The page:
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What Market Cap Really Means for GM


Enterprise value can add perspective not offered by market capitalization alone.


Why can't they just say, 'Go to this place and here is the treasure; spend it wisely?'
--Riley Poole (National Treasure)

Recently some have opined that General Motors (GM) is a buy here because of its low market capitalization. Market capitalization, or 'market cap', is found by multiplying the number of shares outstanding in a stock (a.k.a. 'the float') by the share price.

market capitalization = number of shares outstanding x stock price

With a float of about 556 million shares and a share price of $10.17 (July 3rd close), GM's market cap is approximately $5.8 billion. As a component of the Dow Jones Industrial Average, GM's market cap is significantly lower than the other 29 stocks that comprise index. Next up are Alcoa (AA) at about $27 billion, and DuPont (DD) and Home Depot (HD) at about $38 billion.

Market cap is often viewed as a measure of overall company value. And, in the eyes of some, GM's low market cap reflects a company that is inexpensive and worthy of investment (or at least a trade).

As a measure of overall corporation value, however, market capitalization is incomplete since it does not directly account for a company's debt and cash positions. In the event of a buyout, the buyer would have to assume the target's debt while pocketing its cash.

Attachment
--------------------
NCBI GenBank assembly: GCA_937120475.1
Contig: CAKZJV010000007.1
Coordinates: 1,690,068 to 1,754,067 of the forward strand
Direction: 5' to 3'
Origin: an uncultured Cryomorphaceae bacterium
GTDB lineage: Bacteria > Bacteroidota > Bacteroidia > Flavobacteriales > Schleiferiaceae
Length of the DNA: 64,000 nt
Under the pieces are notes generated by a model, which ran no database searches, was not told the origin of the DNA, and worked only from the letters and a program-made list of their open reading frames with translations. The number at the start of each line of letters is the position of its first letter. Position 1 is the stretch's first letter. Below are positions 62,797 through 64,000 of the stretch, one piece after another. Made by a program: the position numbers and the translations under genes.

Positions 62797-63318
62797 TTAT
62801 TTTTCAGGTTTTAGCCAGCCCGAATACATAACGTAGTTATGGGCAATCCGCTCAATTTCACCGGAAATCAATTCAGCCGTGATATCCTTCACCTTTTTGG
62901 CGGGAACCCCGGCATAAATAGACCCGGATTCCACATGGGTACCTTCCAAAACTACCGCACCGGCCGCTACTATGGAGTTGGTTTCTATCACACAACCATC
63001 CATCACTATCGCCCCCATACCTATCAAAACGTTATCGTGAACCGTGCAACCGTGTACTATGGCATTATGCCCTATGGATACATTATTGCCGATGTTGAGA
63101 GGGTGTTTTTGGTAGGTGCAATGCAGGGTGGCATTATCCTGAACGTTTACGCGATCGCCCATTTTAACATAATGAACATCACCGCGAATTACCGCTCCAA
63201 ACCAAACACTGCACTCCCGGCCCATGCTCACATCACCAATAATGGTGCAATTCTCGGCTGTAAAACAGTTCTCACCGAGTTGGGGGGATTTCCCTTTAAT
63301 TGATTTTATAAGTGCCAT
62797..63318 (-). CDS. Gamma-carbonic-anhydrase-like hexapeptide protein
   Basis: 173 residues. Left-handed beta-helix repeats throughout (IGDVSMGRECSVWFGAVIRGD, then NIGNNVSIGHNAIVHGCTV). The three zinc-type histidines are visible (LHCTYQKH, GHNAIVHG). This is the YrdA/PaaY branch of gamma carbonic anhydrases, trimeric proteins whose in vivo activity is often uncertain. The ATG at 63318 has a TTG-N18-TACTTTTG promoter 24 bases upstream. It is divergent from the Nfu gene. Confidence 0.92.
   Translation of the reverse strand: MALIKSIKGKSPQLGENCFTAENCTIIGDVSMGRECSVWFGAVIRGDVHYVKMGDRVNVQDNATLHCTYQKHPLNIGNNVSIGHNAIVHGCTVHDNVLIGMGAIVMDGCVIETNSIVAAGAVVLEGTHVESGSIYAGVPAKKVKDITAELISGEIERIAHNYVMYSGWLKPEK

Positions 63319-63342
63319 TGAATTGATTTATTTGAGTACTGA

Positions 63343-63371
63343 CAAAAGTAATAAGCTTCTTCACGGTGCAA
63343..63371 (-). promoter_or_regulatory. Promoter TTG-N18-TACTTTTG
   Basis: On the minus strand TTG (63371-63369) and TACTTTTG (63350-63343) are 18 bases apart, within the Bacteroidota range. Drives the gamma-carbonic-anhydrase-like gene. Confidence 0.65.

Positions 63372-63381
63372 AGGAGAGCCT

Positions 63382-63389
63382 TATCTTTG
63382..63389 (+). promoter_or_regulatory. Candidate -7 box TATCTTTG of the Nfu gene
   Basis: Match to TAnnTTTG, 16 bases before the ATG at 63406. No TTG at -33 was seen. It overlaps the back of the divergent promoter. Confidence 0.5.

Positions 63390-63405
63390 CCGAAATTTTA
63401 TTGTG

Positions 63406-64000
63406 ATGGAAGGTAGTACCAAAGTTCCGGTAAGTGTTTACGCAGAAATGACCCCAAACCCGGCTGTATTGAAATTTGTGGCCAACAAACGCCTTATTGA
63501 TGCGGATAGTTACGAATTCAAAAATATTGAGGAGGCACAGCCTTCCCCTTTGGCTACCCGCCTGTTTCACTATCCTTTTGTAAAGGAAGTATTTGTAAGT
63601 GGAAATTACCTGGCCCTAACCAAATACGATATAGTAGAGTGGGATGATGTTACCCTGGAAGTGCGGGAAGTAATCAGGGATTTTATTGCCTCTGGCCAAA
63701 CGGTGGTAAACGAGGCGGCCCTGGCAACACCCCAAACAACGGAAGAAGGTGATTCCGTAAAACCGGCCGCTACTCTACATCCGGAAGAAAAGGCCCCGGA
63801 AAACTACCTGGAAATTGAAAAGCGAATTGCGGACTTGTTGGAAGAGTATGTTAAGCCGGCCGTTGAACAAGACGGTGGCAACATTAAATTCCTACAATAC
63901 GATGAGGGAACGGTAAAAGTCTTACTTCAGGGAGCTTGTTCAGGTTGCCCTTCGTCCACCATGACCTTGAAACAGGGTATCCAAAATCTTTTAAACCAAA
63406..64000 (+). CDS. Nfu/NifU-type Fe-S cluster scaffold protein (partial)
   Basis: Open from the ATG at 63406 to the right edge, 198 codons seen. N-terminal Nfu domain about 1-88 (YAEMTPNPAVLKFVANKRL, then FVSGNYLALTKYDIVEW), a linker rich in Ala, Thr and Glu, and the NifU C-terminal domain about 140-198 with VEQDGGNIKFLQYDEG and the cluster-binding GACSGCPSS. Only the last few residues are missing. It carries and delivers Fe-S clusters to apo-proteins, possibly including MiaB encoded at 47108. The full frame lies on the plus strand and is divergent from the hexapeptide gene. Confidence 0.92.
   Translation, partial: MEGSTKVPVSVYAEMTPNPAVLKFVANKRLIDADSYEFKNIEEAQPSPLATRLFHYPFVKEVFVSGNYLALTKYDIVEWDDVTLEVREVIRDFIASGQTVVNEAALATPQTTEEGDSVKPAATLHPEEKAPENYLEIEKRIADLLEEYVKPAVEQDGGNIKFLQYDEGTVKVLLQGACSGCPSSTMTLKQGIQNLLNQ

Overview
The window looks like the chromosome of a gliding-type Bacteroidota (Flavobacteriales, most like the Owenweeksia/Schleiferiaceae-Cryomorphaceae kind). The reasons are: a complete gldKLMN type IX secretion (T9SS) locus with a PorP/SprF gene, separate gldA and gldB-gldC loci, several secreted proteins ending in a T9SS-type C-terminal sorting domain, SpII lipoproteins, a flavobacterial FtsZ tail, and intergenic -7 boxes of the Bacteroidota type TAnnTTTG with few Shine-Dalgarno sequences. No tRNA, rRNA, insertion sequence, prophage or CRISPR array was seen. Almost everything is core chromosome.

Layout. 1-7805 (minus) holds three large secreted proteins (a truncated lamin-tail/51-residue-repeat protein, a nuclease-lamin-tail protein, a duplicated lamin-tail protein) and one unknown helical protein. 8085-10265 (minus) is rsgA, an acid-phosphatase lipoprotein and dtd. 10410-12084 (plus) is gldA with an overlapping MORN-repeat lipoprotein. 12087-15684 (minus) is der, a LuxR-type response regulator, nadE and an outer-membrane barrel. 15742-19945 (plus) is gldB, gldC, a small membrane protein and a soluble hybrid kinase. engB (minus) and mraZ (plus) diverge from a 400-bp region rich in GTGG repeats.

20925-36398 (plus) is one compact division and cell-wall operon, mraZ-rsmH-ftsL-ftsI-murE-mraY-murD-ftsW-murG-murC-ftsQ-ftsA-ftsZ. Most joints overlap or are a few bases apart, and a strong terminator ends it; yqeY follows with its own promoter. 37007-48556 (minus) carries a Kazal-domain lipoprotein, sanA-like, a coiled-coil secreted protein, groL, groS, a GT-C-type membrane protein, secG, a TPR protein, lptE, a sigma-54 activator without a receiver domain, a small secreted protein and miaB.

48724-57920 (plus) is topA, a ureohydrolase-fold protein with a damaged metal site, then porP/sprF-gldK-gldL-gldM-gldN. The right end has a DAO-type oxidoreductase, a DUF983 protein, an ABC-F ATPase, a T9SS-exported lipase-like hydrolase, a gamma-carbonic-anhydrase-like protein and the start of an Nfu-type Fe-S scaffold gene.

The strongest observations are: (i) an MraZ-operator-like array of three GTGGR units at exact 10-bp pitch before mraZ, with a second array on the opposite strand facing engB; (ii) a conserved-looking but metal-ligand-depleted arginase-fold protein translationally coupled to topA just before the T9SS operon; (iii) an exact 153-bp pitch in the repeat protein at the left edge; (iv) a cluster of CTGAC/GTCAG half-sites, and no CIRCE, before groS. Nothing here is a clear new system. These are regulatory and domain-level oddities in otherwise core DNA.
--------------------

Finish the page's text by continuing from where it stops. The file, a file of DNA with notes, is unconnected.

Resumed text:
A better reflection of takeover value is enterprise value. Enterprise value equals the company's market cap plus its debt (which could include minority positions and preferred stock) minus its cash.

enterprise value = market capitalization + debt - cash

GM's March 2008 balance sheet indicates total debt of about $44 billion and cash of about $22 billion which implies an enterprise value of about $28 billion. As such, GM's enterprise value is more than 4 times its market capitalization--due to the large amount of debt to be assumed by any would-be acquirer.

Big discrepancies between market cap and enterprise value are common, which shouldn't be too surprising given the degree of corporate leverage these days. As another example, consider the other 'General' in the Dow 30, General Electric (GE). GE's market cap currently stands at nearly $270 billion. However, due to the company's half a trillion dollar debt load, GE's enterprise value balloons to about $800 billion, and vaults the firm to perhaps the most valuable (or expensive) enterprise on the planet.

When trying to get a picture of the overall value that the market is assigning to a company, enterprise value often adds perspective not offered by market capitalization alone.

Position in GE

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